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Rose-Marie Caldecott, Epiphany
Article Film

The Gift of Humanity: Time Like a River

John Touhey

Still Life, 2006. Written and directed by Jia Zhangke.

By the time the massive Three Gorges Dam was nearing its completion in the mid-2000’s, whole towns and villages had already disappeared beneath the waters of the Yangtze River, displacing over a million people. Still Life, a film by Jia Zhangke, is set in Fengjie County, upriver from the colossal project. It presents us with a pair of unconnected stories about two travelers from the same province in the north, each in search of an estranged spouse.

The first story follows Han Sanming, a coal miner whose wife took off 16 years ago with his daughter. When Han goes to visit his former home, his guide points far out to the river. The street where Han once lived is now a tiny island. “A city with 2,000 years of history was demolished in just two years,” a government bureaucrat says with a blasé shrug. Where is Han’s wife? No one seems to know or care. She is just one of countless others who have vanished like the buildings along the riverbank. These are individuals who will soon be reduced to statistics—the kind we see presented in handsome charts in blogs and the New York Times; statistics without faces, that may evoke in us a vague sadness when see them, but that will quickly be dismissed as we turn to other, more diverting matters. The power of Still Life lies in Jia Zhangke’s ability to punch through our indifference and turn these numbers into people again through simple means—shots of ragged travelers on a ferry, a boy singing a love song as he walks through a room, or a teenage girl sadly pondering her future as she stares out at the river.

Unlike you or I, perhaps, Han will not be easily numbed to the humanity of those around him or to his own need for true connection. He presses on with the search for his missing family. “You’re a nostalgist,” remarks a cynical young man whom Han befriends. “We can’t forget who we are,” Han answers simply. We can, of course, but fortunately for our easily distracted world there are always a few poor, stubborn souls like this digger who understand the importance of memory, how it can preserve what is best and most human in us and keep it burning, if only as a tiny ember.

Like many of Jia Zhangke’s films, Still Life is punctuated by moments of unexpected and seemingly out-of-place surrealism, as when Han watches a 1950’s style UFO suddenly rise from a city block and dart into the sky. Is this a figment of Han’s imagination? In the next shot, a woman in a different part of the city watches the same saucer continue its journey. Could this hokey-looking ship possibly be real? Or are both characters imagining the same event? How strange! Yet is the sudden appearance of a UFO any more incredible than the fate of Fengjie County and its inhabitants?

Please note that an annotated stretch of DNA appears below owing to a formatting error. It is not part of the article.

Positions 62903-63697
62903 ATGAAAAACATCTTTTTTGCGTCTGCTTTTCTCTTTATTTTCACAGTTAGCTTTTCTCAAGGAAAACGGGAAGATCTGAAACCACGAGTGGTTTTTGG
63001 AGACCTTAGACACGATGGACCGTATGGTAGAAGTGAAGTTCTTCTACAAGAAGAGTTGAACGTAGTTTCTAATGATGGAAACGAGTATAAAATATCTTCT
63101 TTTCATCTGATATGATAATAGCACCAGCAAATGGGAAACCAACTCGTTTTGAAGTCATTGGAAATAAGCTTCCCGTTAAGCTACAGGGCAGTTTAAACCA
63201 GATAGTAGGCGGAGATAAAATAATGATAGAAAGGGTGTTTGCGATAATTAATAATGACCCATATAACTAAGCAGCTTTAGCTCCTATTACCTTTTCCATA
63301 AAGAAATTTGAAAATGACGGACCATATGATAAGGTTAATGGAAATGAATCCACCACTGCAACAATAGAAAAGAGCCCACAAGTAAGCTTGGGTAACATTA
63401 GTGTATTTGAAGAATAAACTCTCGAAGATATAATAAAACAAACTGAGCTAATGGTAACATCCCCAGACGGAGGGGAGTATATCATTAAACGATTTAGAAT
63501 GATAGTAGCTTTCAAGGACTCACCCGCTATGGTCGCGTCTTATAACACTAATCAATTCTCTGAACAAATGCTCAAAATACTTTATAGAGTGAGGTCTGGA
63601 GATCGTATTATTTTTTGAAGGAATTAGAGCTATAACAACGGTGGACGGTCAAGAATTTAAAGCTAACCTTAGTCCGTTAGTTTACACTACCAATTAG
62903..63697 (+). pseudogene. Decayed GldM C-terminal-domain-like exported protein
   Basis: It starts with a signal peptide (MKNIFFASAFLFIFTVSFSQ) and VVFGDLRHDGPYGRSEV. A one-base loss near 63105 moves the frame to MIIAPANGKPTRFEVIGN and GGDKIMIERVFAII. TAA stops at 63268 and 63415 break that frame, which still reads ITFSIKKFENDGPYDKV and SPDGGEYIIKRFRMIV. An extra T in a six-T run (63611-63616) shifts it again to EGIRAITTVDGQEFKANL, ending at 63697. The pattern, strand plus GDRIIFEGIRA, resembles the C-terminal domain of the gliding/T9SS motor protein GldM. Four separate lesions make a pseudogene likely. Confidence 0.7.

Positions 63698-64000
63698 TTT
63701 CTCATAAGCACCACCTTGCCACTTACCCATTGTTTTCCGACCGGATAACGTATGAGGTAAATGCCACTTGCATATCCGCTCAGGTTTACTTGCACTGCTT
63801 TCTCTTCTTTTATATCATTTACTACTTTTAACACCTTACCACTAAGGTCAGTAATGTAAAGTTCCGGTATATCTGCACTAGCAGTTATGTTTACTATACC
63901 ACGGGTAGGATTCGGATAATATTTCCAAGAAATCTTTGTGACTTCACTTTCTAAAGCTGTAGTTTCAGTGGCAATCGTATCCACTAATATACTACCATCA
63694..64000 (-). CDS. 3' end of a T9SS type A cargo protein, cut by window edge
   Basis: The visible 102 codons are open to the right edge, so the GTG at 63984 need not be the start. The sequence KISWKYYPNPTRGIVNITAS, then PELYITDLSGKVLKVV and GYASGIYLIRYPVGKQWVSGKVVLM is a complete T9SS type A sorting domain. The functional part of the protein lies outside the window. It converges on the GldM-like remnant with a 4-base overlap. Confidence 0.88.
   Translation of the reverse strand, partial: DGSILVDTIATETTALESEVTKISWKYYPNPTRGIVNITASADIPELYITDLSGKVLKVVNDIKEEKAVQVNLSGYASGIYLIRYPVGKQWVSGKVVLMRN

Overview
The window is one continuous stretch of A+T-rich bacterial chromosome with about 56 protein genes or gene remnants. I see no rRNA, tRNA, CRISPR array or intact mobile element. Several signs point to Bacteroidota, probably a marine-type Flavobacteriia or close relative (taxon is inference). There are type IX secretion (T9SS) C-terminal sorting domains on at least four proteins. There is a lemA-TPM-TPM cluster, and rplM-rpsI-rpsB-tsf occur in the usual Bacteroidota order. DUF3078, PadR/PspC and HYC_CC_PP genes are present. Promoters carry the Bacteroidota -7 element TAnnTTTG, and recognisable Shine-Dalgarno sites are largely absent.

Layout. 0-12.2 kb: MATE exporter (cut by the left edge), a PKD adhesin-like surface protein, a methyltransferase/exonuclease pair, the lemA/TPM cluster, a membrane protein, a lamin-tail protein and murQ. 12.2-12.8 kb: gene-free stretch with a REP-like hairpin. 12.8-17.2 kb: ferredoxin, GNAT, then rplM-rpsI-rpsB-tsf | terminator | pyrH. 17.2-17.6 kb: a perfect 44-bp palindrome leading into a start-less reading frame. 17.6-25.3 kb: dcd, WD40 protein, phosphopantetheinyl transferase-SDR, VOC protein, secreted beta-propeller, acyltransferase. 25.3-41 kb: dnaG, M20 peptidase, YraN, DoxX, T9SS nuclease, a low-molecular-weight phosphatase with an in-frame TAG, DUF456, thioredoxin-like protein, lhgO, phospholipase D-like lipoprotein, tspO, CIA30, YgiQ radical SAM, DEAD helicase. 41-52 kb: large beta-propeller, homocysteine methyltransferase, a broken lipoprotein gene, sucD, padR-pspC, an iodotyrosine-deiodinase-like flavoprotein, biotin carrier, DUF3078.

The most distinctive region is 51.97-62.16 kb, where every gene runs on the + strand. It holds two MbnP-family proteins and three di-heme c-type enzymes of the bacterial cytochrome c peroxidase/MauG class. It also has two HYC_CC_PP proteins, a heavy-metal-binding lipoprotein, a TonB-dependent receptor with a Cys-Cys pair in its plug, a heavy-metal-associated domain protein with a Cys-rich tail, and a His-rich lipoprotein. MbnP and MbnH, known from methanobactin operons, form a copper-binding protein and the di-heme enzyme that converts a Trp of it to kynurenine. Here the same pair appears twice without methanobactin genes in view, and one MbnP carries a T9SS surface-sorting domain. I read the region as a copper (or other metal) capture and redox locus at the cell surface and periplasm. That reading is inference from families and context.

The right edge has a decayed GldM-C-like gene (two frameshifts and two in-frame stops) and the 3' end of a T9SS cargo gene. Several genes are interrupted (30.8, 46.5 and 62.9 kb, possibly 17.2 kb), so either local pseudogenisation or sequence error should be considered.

The woman is Shen Hong. She is a nurse and her story will be taken up the middle third of the film. Shen is searching for her husband, one of the businessmen who flourish in the midst of the city’s tragedy. Along with an old army pal of her husband (another digger, this time an archeologist), Shen follows a trail that briefly reminds us there will always be men and women eager to profit from the misery of others. When Shen finds her husband, Guo Bin, his heart is as hardened as the colossal dam that is conspicuously present in the background of the frame. Seeing his willful indifference to all the pain he has caused, the nurse does not seek healing or reconciliation. Shen Hong refuses to put up a fight against the flow of time or history. Instead, she will flee her past and try to remake herself. As she walks off, her story over, it feels as though Shen may have already been defeated in her intention and may soon dissolve and be forgotten.

Then we are back with Han Sanming, who has joined a demolition crew as he waits for his wife’s temporary return to the region. The last third of Still Life unfolds as a quiet response to the despair Han witnesses all around him. People can be reduced to statistics, beaten down, treated like cattle, yet even in the most devalued soul there burns a tiny ember that cannot be completely extinguished. Can Han recover the family he lost? It is possible, though the rest of his journey will be precarious, like the aerialist Han sees in the distance as he sets off into an unknown, but hopeful future.

In this moment, when masses of humanity are again experiencing displacement, this time due not to an engineering project but to war, we need films like Still Life to help us see the situation more clearly. Among the refugees of Syria and other troubled lands, there may be many Han Sanmings and Shen Hongs. Let us welcome those who are adrift, in the hope that by letting them enter our lives, an ember of humanity might be rekindled in our own numb souls.

John Touhey is a writer and filmmaker who lives in New Jersey.

Humanum: Issues in Family, Culture & Science
Pontifical John Paul II Institute for Studies on Marriage and Family
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